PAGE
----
Ignoring his host, Aleric stepped casually inside the parlor. His angular, sharp-featured face was creased in a self-satisfied smile, as if Remy’s reaction were everything he had hoped for.
“I said what are you doing here?” Remy again demanded. His brown eyes bulged, and his hands were balled into fists. I honestly feared he might be angry enough to strike the interloper.
“Calm down, Mortimer, you’ll do yourself an injury,” Aleric said calmly. If anything, his smile grew even more taunting. “I came to meet Mr. Wilde, of course. Isn’t that the purpose of tonight’s little get-together?”
“You bast…” Remy stopped, fighting to collect himself. He glanced uncomfortably at Wilde, who was watching the episode with quiet amusement, then at his tense guests. He took one or two steadying breaths before continuing in a more composed voice. “As I said, you were not invited, Aleric. I will thank you to leave my home. At once, if you please.”
Aleric laughed, dismissing Remy’s words with a careless wave of his hand. “Nonsense. I’m here to make Mr. Wilde’s acquaintance, and I shall not leave until I have done so.” He gave the Irish poet a little bow. “I was privileged to hear your lecture on art decoration at Pratt’s Hall last night, Mr. Wilde. It was truly inspirational. With you as their representative, the Aesthetic Movement cannot fail to be a grand success.”
Wilde studied Aleric for a long moment and then nodded his coiffed head as if to an admiring subject.
“That is kind of you to say, Mr.…?” He looked questioningly at his host. “Aleric, was it?” He paused a moment, then his lazy eyes suddenly brightened. “Jonathan Aleric! You are the author of An Uncivil War, are you not? I remember reading it as a young lad. A marvelous book. It was quite popular in Ireland after your War Between the States.”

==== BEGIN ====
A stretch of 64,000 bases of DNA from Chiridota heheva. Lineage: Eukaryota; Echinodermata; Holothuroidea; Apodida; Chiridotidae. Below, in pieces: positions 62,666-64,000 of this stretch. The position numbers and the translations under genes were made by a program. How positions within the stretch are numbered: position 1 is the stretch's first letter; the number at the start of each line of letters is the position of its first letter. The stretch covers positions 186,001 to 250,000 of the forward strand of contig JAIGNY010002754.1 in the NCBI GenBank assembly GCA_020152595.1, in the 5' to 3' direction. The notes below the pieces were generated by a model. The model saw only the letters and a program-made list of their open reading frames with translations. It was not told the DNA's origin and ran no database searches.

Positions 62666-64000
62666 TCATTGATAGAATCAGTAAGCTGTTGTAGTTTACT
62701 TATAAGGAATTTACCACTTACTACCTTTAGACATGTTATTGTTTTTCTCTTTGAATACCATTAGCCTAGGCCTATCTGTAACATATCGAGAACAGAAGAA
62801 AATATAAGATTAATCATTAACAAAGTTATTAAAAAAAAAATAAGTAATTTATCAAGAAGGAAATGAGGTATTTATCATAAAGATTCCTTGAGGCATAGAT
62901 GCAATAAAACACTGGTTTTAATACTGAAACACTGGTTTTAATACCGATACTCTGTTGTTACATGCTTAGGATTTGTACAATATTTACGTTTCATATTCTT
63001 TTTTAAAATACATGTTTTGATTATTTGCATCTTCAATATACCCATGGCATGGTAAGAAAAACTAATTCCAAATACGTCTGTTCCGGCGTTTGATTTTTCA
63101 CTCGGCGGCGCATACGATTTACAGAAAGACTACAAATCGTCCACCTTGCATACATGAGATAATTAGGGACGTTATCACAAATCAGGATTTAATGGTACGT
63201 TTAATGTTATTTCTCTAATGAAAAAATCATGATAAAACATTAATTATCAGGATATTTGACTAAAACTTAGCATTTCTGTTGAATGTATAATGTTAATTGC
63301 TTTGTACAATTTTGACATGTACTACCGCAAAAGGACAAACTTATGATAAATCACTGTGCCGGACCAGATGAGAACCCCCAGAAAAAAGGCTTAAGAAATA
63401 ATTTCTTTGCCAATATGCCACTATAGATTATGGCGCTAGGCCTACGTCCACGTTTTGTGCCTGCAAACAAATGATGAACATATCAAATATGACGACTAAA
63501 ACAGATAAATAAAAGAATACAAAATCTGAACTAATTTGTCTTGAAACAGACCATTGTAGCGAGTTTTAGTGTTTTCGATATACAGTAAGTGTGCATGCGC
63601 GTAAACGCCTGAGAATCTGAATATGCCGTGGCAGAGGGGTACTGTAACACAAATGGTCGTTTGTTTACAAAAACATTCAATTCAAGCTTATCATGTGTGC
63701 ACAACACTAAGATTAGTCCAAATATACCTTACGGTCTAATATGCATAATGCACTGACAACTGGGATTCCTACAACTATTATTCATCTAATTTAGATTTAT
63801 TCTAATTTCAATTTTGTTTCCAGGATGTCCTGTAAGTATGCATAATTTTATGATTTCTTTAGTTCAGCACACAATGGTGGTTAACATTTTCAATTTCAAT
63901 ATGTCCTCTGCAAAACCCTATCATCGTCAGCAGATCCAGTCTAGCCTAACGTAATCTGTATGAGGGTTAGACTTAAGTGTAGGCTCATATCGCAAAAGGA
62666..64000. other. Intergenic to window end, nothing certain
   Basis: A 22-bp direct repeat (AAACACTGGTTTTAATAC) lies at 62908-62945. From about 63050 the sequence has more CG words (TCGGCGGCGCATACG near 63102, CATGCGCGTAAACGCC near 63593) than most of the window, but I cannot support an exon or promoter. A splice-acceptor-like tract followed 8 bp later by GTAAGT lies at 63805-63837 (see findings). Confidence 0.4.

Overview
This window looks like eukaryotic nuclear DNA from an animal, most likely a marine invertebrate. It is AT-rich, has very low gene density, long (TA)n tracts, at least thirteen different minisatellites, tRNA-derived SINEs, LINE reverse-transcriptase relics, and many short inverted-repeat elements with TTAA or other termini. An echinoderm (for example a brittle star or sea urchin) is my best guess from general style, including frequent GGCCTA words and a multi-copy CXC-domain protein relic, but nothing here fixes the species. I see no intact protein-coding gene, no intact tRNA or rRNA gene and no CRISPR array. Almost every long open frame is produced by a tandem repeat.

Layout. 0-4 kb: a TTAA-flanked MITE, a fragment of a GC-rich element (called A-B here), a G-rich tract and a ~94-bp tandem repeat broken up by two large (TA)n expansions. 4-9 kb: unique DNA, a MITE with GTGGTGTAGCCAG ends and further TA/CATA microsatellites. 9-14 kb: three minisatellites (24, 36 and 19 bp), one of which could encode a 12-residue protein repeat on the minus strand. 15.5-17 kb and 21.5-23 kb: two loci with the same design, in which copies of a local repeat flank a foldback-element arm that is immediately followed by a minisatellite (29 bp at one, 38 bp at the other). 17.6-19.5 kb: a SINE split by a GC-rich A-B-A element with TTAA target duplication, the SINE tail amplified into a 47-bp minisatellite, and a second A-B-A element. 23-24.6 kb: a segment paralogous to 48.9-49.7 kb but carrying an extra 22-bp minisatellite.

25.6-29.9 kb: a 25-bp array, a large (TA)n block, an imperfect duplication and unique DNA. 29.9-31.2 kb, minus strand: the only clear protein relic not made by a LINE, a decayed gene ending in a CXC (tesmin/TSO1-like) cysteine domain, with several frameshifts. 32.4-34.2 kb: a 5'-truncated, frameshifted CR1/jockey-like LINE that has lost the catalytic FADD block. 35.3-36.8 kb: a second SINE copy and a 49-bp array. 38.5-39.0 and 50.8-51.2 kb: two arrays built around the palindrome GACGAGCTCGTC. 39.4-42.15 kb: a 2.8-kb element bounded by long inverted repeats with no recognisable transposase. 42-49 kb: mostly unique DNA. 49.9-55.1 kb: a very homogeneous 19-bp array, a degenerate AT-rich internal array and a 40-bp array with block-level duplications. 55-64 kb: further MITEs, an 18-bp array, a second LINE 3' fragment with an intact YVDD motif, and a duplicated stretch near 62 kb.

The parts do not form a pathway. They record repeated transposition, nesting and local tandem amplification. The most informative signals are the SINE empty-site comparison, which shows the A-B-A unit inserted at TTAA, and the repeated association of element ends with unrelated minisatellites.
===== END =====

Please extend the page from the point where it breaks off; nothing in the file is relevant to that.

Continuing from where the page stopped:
Aleric beamed. “How kind of you to say so, Mr. Wilde. I’m honored that you enjoyed my book.”
Remy’s face had grown very red, and I saw his jaw muscles clench as he tried to regain control of the situation. “I apologize for this rude interruption, Mr. Wilde. I am sure Mr. Aleric will do the gentlemanly thing and retire, immediately, from my home.”
“Come now, Mr. Remy,” Wilde protested. “Mr. Aleric is a noted author—indeed, a kindred spirit. And he has traveled all this way—” He fixed his gaze on the newcomer. “I assume you have come from some distance to see me, Mr. Aleric? The walk alone up all those stairs must, in any sane man’s opinion, constitute a journey of inestimable miles.”
I truly feared our host might explode. He opened his mouth to speak, but Wilde cut him off. “After all, life is too important to be taken seriously, don’t you agree? For myself, I make it a point to avoid arguments; they are always vulgar and all too often convincing.”